A News Commentary by Doug Draper
Posted October 6th, 2017 on Niagara At Large
Niagara, Ontario – Niagara’s regional councillors have ok’d a plan put forward by Pelham’s town council to have a third party audit done on all documentation to do with the development of a new community centre and arena just east of Pelham’s Fonthill downtown.
The audit was first called for by David Barrick, Port Colborne regional councillor and chairman of the regional government’s corporate services committee, in a blistering motion he tabled earlier this year that accused Pelham’s mayor, Dave Augustyn and his council of operating in such a reckless way that they are imperilling their town town’s financial health and placing the regional government’s credit rating at risk.
Augustyn repeated at a regional council meeting this October 5th, what he has said before – that he and the town council welcome such an audit if it will clear the air and convince at least some critics that his council has invested tax dollars responsibly.
In that spirit, the Pelham council approved a plan this October 3rd to hire one of Canada’s largest financial firms, KPMG, to come in and review all relevant documentation with one of that corporation’s senior forensic auditors in charge. Augustyn promised the auditor will do the work with no interference from him or the council, and that the town will be publicly posting contact information for KPMG so that town residents or any other parties across the region can communicate any questions and concerns to the auditor directly and in privacy.
It is an audit plan that was approved ,once again, by regional council this October 5th, but reportedly did not cut the muster with Rainer Hummel, a Niagara-on-the-Lake developer who has some land holdings in Pelham and who raised eyebrows late this September when he held a cheque for $50,000 above his head at a meeting of the region’s audit committee, offering to pay for the audit – an offer, by the way, that Augustyn and his council said no to at their recent meeting.
“The town deciding to do their own audit and deciding on the terms of reference and the questions that are going to get asked is just like asking if dandelions are yellow,” Hummel was quoted saying in an October 4th story in The St. Catharines Standard, adding that “Pelham’s motion (to go ahead with a KPMG conducted audit) looks to be more about damage control than addressing the issues.”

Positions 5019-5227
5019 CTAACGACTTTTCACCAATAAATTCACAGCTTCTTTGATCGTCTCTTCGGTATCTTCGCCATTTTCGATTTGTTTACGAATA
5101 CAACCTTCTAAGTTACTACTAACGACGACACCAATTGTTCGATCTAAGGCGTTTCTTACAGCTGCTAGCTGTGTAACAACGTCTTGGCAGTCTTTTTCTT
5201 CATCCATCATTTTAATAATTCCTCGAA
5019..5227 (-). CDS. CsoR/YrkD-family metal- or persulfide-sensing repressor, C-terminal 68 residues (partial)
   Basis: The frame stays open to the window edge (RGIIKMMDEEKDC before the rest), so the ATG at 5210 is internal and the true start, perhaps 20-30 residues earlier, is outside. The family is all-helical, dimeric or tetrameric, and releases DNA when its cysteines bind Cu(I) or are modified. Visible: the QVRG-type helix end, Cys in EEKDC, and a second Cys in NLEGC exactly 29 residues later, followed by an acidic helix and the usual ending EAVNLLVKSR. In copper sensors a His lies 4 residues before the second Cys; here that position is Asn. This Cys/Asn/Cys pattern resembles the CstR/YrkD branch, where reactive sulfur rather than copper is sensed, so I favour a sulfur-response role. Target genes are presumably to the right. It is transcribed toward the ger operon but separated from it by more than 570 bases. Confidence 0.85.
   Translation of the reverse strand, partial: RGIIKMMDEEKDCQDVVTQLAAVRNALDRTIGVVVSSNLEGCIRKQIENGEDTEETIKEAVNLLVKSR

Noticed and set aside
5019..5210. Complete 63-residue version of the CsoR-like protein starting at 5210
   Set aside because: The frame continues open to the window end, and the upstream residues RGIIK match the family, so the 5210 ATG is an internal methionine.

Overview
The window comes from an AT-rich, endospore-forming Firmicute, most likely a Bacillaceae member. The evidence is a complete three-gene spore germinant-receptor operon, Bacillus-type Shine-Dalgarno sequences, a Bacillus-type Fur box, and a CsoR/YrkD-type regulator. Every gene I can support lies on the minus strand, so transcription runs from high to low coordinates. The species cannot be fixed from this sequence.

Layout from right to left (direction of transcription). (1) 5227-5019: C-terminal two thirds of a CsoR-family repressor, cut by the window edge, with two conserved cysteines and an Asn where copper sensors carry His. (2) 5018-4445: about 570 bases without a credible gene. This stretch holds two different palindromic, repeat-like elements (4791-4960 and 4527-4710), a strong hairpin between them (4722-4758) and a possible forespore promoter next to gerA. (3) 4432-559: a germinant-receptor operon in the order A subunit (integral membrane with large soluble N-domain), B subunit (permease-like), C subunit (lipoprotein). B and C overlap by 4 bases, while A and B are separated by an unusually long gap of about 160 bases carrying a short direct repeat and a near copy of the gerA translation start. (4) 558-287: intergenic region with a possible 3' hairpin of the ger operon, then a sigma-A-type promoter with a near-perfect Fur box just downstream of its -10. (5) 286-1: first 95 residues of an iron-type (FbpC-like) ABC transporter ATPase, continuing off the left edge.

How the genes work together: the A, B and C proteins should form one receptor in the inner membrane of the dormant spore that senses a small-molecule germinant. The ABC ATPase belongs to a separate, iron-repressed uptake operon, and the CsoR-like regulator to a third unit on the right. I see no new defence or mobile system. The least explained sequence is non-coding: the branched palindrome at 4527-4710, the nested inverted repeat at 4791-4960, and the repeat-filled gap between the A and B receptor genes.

Damage control, indeed.
One might ask what damage he is referring to and where the damage may have originated?
Some argue that if damage has happened here, at least some of its origin is contained in the motion Barrick read aloud at a regional council meeting last spring – a motion containing his recommendation rfor the audit on Pelham, following one scathing “Whereas” after another that pretty painted the municipality as some kind of fiscal train wreck.
It was a motion, by the way, that had members of Augustyn’s council charging that town councillors and staff were being defamed by it in ways that might warrant some counter legal action.
Who knows? Counter actions may yet come following the results of the KPMG audit, which Augustyn said the town hopes to see completed and made public before the end of this year.
Niagara At Large certainly plans to be there to report the results. So Stay Tuned!
In the meantime, what follows is a re-run of Barrick’s original motion for the audit, tabled and approved at a March 30th, 2017 regional council meeting, for your information.
Here it is in its entirety –
“In accordance with the notice and submission deadline requirements of Sections 18.1 (b) and 11.3, respectively, of Niagara Region’s Procedural By-law, the Regional Clerk received from Councillor Barrick a motion to be brought forward for consideration at the March 30, 2017 Council meeting respecting Regional Taxpayer Affordability Guidelines.